Capital One said Monday that the data of 100 million U.S. customers was illegally accessed in a breach that federal prosecutors said was perpetrated by a Seattle woman who allegedly hacked the bank’s server at a cloud-computing company.
Six million Canadian customers were also affected.
Federal prosecutors said that sometime between March 12 and July 17, Paige A. Thompson, 33, of Seattle hacked Capital One’s rented server space.
The Department of Justice alleges that Thompson “posted on the information sharing site GitHub about her theft of information from the servers storing Capital One data.”
The agency said that Thompson accessed the data by exploiting a misconfigured firewall. Capital One said in a statement that it had fixed the problem and that the data was likely not used for fraud or distributed by the hacker.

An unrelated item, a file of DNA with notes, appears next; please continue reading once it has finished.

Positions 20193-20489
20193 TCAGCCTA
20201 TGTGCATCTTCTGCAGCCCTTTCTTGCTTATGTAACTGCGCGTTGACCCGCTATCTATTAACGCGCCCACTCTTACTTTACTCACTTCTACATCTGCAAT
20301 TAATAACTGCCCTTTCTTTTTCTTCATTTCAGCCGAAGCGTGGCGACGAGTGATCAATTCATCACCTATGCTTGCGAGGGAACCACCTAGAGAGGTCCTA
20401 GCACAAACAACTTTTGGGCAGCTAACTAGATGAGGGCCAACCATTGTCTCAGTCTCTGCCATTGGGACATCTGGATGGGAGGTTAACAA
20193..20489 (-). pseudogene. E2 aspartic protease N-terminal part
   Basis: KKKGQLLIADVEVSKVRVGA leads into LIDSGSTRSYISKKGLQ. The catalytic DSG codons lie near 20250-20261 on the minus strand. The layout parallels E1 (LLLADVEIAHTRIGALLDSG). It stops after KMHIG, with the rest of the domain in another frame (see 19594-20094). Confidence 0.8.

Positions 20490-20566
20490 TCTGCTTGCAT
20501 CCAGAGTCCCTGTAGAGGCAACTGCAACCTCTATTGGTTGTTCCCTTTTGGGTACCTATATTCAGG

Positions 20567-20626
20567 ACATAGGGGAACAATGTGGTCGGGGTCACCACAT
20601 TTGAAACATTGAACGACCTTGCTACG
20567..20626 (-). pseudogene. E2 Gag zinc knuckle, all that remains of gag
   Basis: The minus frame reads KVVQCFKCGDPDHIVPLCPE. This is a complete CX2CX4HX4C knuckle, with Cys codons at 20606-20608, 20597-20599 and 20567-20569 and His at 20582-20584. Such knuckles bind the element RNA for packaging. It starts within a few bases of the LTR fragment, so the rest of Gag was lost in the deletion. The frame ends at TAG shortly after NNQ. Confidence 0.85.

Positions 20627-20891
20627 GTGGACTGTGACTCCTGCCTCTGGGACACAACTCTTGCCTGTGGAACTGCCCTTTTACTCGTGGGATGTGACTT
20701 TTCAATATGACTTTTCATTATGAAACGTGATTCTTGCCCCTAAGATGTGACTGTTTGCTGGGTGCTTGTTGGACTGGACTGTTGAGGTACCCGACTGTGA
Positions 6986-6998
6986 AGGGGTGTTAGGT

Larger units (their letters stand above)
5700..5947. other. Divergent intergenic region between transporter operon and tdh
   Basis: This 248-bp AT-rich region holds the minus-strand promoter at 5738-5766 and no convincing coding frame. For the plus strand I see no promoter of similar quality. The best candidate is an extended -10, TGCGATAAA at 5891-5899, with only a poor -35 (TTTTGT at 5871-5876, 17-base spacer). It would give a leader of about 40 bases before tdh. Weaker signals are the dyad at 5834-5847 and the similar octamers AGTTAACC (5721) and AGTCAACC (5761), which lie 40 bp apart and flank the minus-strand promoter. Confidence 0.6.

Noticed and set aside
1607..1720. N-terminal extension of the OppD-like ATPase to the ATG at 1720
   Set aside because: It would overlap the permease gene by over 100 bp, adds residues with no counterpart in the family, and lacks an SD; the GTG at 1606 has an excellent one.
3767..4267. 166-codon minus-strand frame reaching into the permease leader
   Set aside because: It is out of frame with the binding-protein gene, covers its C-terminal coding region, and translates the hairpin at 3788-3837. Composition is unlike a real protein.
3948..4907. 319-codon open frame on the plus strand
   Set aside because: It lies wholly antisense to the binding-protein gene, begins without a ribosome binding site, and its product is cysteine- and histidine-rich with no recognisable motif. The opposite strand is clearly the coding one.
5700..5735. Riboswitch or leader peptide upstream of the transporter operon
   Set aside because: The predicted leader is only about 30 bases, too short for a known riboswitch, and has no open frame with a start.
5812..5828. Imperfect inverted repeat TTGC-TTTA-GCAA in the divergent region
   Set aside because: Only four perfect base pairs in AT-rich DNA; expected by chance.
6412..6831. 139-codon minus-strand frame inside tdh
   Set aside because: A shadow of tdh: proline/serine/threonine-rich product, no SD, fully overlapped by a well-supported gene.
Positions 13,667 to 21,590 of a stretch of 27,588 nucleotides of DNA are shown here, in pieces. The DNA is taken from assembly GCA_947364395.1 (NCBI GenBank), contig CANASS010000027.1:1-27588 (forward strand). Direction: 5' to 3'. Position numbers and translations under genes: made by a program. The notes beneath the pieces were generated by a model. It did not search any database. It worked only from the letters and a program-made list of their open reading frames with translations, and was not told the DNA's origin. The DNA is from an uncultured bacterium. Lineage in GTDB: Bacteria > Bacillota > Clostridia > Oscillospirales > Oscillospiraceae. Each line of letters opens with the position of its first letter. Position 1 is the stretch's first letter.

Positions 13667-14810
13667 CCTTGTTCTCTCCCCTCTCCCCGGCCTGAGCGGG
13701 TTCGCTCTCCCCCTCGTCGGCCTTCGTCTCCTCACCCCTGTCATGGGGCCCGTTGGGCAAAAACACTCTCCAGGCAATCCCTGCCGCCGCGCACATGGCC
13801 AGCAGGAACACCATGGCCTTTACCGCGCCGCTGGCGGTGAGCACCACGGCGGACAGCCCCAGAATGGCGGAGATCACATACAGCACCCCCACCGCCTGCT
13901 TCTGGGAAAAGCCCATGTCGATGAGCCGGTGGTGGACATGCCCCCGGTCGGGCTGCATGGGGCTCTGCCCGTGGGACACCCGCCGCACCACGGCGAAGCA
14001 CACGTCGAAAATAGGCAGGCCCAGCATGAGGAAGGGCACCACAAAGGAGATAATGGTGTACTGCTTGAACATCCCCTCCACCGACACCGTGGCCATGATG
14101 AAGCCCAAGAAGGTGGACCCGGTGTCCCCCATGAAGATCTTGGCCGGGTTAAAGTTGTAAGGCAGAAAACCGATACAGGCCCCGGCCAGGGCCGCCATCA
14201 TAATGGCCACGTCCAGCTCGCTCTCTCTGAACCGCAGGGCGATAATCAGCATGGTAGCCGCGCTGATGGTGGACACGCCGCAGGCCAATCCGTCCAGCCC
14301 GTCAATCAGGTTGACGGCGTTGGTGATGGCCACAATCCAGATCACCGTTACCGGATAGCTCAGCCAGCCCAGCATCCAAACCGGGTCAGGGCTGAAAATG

The company said that data from consumer and small business credit card applications filed between 2005 and 2019 made up the largest portion of stolen information. Applicants’ names, addresses, phone numbers and dates of birth, as well as financial data including self-reported income, credit scores and fragments of transaction history were all part of the theft.
The bank said around 140,000 Social Security numbers and 80,000 bank account numbers were also accessed.
It said “no credit card account numbers or log-in credentials were compromised and over 99% of Social Security numbers were not compromised.”
The company said it will offer free credit monitoring and identity protection to those affected and estimated the breach would cost as much as $150 million.
Thompson was charged with a single count of computer fraud Monday and faces a maximum penalty of five years in prison and a $250,000 fine.
Capital One recently began migrating its data to the cloud to lower costs and plans to completely exit its data centers by 2020.
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